As someone who's currently ski-bumming or ski-semi-professionaling or whatever it is I'm doing, I'd tell you to perhaps wait it out. Grad school can wait in ways that a college degree cannot -- mostly because a satisfying life doesn't require post-graduate education. Should you find yourself enamored of the ski lifestyle after four years of college, you can sleep more easily knowing that you have x major and y GPA to place on your resume when you look to hop out of it. But if like so many folks you find that your several months prior to college have extended into more than a year, you'll find it more difficult to get back into the game. Best to fall behind later rather than sooner.
If it's all helpful, then, I'm 23 now, recently degreed from an East Coast liberal arts school after growing up in the Midwest, and have no earthly idea what exactly idea what I want to do with the next ten years of my life. I do know, however, that selling ski vacations isn't it. And at the same time, I know that I love the more immediate pleasures of chasing the hundred-day year and of ogling awesome gear on Tramdock. Perhaps this strikes you as ideal -- and perhaps it is.
But I caution you that ski bumming will change your worldview. The friends who surround you make your decisions regarding college, alcohol and drugs easier and more acceptable, I'd imagine. They support you and your values and shape your expectations. Leaving college, I also left my own support group of friends secure in their positions as management consultants and political analysts. These people had pushed me to excel, leaving me with the certainty that only a high score on the LSAT and an acceptance letter to a top-14 law school could lead to a fulfilling life. And just days into arriving in Summit County, I realized that, no, studying for the LSAT would not play a part in my winter plans. I had left my (obviously pretentious but still wonderful) group of friends for another set of folks with just as much passion an energy... for everything but career ambition and advancement.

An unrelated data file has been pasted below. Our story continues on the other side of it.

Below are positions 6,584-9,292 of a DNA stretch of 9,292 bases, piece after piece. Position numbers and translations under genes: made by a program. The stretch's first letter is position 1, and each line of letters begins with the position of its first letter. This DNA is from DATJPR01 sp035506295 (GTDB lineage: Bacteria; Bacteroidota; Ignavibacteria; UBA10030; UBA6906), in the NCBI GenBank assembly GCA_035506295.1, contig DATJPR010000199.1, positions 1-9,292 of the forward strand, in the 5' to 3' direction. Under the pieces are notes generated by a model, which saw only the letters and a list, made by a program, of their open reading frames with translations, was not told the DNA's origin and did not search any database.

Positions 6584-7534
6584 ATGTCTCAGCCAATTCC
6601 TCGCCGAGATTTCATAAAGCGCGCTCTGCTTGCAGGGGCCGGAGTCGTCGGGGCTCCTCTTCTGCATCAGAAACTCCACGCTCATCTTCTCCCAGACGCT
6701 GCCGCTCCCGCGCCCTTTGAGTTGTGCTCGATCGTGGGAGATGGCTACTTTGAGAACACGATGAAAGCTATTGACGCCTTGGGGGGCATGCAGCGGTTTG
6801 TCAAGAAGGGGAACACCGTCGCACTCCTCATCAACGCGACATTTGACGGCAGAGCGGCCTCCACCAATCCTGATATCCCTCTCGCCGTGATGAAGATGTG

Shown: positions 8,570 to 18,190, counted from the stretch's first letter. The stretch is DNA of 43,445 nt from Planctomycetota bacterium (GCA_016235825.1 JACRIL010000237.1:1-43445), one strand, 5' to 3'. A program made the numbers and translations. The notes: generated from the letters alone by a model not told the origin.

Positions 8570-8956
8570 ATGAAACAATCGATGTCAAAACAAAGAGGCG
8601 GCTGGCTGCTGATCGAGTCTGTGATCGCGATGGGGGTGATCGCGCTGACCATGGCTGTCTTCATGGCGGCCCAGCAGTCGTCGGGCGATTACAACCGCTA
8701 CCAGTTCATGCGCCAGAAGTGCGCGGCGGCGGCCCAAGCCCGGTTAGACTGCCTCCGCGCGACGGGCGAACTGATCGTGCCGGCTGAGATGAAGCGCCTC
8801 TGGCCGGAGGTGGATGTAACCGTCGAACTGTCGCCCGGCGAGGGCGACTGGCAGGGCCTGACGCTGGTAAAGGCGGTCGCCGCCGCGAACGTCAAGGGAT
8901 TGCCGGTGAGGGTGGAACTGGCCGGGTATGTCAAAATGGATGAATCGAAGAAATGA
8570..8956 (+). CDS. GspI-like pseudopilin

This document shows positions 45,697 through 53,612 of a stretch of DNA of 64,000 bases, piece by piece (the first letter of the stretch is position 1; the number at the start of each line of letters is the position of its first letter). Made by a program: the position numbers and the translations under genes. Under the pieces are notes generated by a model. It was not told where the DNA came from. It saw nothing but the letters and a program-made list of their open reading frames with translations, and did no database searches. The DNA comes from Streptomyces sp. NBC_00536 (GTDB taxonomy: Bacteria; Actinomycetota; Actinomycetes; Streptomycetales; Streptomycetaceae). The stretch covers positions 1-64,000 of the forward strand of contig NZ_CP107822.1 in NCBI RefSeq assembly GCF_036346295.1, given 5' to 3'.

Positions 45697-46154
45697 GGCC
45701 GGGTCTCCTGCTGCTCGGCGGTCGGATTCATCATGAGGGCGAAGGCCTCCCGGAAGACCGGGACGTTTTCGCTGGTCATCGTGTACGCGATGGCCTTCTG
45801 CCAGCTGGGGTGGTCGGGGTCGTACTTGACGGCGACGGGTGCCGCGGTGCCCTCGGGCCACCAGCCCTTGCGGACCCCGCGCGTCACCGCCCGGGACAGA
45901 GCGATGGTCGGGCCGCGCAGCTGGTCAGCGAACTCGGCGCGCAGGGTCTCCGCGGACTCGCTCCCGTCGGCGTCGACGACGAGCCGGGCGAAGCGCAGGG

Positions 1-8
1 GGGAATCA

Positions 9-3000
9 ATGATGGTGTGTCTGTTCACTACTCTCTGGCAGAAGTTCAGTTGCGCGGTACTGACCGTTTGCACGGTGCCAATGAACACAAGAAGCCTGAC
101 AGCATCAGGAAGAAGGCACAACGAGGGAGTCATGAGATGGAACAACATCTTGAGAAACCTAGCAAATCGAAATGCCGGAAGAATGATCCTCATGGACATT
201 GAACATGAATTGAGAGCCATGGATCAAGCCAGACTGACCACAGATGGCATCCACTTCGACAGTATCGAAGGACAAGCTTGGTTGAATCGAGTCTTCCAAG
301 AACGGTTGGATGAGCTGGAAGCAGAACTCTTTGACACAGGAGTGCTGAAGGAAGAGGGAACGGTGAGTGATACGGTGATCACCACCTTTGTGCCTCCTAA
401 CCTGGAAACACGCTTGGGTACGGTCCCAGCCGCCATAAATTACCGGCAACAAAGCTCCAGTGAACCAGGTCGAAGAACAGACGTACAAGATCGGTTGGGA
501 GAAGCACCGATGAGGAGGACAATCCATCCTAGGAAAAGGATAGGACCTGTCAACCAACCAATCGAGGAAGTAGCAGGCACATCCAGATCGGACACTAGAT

I'm not saying, Euripides, that you will lose sight of your intended future -- in fact, I'd guess that a year in the mountains will bring it into better focus -- but rather that the people who come into your life will force you to reevaluate your priorities. We are social creatures after all and we play to the expectations of our peers. Right now the college path might seem like the most natural in the world, but when you find yourself surrounded by other intelligent people whom you respect and yet who have, oddly enough, made life decisions antithetical to those you would have made yourself just months ago, you begin to wonder if those plans you'd felt so certain about still make just as much sense as they once did. Get the degree first. Then, when yo can turn down career-track offers, do the ski bum thing. Best to keep your options open.
That said, if you do the ski bum thing, come to Summit County and work for Vail. Can't get much better than five mountains (plus Heavenly) all on one pass and within 45 minutes of each other.